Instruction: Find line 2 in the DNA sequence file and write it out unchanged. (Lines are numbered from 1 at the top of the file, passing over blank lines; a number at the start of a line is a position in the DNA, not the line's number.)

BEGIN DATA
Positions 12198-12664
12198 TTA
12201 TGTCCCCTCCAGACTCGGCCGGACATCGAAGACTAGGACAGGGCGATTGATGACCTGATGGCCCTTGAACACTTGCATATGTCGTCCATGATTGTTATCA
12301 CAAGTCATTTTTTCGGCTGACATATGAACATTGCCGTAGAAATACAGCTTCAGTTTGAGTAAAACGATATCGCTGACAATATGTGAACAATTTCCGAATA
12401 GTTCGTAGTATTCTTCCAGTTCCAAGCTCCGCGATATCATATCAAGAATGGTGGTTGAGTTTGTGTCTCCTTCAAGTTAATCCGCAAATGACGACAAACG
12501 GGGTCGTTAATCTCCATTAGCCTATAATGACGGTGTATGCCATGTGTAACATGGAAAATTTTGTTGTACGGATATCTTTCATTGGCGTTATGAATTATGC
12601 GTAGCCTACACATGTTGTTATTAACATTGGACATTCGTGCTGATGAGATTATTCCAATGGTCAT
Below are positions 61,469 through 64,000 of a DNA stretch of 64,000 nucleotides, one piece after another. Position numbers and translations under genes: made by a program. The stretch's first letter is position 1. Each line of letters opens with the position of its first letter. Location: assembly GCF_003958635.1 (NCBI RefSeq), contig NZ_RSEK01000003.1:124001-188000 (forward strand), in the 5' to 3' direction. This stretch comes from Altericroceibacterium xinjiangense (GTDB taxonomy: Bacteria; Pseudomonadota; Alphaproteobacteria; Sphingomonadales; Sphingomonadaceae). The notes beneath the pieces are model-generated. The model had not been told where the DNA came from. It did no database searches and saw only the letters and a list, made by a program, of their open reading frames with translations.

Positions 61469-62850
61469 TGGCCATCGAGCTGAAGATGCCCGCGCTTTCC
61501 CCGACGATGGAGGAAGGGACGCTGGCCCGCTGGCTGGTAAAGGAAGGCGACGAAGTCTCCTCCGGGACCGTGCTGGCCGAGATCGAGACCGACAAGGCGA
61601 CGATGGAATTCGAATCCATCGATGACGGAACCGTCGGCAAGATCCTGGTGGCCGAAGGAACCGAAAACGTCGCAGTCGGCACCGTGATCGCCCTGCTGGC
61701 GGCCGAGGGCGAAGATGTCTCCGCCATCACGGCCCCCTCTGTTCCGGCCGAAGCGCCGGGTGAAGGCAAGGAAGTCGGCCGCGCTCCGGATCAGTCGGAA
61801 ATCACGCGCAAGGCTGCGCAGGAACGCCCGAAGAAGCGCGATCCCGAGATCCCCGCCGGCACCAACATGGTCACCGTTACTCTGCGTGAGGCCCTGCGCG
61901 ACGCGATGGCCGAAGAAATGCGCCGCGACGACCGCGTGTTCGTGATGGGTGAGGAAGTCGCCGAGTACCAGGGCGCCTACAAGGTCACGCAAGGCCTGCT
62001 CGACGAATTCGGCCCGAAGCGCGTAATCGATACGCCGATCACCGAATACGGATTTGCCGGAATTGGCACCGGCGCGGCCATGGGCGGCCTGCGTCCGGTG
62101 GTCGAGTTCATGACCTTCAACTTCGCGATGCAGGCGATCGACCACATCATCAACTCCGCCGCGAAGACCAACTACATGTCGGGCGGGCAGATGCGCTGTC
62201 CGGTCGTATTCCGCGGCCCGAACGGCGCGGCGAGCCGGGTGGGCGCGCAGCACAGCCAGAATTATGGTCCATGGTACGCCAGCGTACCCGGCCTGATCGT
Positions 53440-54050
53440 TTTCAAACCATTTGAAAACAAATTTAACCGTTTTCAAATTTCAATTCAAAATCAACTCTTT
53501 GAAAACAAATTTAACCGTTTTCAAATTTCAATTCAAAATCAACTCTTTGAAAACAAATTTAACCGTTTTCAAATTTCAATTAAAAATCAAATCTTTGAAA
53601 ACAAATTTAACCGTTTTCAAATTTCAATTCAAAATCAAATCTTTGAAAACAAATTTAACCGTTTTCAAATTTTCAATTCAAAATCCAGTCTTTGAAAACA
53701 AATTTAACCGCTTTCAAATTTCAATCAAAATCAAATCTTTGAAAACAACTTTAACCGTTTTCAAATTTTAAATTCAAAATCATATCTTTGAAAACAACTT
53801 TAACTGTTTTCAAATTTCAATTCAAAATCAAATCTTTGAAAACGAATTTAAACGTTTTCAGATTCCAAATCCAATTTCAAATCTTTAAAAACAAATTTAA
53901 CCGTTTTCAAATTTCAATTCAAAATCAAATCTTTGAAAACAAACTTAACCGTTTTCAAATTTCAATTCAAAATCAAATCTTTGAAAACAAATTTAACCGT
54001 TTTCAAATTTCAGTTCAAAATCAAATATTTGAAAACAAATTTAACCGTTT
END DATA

12198 TTA